“Blessed are those who hunger and thirst for righteousness, for they will be filled.” That blessing is the context, the condition within which they await the coming of the promise. The blessing has prepared them to receive the righteousness that is on the way. They had to be made ready to receive it. Righteousness as God’s gift that redeems, as the grace that satisfies the hunger and thirst is holy, and only those who are made holy are ready to receive it. Blessedness is what prepares the human being to be the receptacle of grace and grants entrance into the kingdom of heaven. This promise certainly has the sound of the eschatological banquet in the age to come at which the redeemed will participate completely in the life of the divine. It is that life of the divine with which those who hunger and thirst will be filled.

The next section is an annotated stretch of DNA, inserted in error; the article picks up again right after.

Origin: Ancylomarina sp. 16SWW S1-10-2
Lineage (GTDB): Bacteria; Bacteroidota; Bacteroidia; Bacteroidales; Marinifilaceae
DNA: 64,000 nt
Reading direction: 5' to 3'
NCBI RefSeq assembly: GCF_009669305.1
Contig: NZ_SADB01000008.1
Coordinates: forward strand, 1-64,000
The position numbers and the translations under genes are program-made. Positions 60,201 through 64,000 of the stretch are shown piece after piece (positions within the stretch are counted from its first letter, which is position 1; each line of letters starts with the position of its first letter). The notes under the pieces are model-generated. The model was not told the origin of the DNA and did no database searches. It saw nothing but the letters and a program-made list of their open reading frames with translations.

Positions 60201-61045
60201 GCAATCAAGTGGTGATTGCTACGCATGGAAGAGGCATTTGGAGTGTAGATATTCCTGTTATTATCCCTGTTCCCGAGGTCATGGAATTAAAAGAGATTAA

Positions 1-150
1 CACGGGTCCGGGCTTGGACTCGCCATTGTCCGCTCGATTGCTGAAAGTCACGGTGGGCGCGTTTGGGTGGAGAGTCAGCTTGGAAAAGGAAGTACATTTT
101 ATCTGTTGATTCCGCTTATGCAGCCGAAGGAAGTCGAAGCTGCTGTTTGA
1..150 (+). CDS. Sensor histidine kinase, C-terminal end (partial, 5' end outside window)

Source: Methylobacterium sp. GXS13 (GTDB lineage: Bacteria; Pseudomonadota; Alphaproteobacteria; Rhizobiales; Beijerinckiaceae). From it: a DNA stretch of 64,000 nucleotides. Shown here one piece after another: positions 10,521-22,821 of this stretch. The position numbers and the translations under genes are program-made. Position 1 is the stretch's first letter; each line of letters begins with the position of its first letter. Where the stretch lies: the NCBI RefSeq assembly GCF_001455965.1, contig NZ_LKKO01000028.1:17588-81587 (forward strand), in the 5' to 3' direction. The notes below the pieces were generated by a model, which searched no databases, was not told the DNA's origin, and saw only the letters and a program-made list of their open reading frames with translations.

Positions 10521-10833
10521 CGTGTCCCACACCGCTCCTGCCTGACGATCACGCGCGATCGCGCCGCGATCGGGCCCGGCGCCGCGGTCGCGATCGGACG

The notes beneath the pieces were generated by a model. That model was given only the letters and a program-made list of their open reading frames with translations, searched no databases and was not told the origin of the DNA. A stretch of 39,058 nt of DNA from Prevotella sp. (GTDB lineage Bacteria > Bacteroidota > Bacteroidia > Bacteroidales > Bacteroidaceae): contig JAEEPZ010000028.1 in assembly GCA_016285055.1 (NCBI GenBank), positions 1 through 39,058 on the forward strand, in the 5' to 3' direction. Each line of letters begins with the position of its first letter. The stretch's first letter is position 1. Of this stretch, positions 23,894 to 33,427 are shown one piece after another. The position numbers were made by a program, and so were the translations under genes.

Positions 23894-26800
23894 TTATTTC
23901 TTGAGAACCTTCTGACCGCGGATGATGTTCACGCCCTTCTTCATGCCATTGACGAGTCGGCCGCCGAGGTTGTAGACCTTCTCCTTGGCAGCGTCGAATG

“Blessed are the merciful, for they shall receive mercy.” Matthew added this one to the original four beatitudes. Again it is clear that the merciful already abide in a condition of blessedness while they await the fulfilling of what is promised to them. Mercy expresses a relationship between people. Mercy is not a human attitude. Mercy is embrace of others with complete blindness to every aspect of their life except the need shown. Mercy is entering into the distress of others, sharing the distress, and leading them out if it and into the security of forgiveness. Mercy creates the space for forgiveness to take place. As such mercy is not human action, it is a divine event borne along by hands that bear the mark of nails. Only one who is merciful already has the capacity for mercy. To be merciful is in a prior way to have been filled with mercy, and it is out of this fullness that such a person shares this gift. The merciful have already received this divine gift, and they are promised even more. One needs to explore why the merciful shall receive mercy. What is it for which they must and will receive mercy? I have said before that the Beatitudes are expressions of eschatological salvation that arrives in the person of Jesus. Eschatological salvation is preceded by eschatological judgment. “Do not judge, so that you may not be judged. For with the judgment you make you will be judged, and the measure you give will be the measure you get.” Mt. 7:1. The people to whom this beatitude is addressed are promised that in the coming judgment, they will receive mercy and hence entrance into the kingdom of heaven where the righteous dwell.